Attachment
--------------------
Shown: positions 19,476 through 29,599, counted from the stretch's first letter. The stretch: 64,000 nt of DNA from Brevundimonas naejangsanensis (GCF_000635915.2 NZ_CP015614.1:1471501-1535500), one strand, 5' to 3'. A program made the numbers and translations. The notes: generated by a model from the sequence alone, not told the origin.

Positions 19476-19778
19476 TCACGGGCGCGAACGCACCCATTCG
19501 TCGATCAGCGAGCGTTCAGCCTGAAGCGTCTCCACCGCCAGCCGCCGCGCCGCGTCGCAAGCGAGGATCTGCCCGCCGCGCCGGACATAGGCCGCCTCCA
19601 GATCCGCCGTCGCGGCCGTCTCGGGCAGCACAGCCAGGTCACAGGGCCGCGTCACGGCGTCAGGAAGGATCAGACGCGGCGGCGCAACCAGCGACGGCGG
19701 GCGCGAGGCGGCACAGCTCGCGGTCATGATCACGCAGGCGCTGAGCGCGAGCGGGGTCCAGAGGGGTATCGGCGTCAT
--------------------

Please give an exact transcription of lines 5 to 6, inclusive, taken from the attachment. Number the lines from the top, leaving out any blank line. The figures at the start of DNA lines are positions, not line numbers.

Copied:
19601 GATCCGCCGTCGCGGCCGTCTCGGGCAGCACAGCCAGGTCACAGGGCCGCGTCACGGCGTCAGGAAGGATCAGACGCGGCGGCGCAACCAGCGACGGCGG
19701 GCGCGAGGCGGCACAGCTCGCGGTCATGATCACGCAGGCGCTGAGCGCGAGCGGGGTCCAGAGGGGTATCGGCGTCAT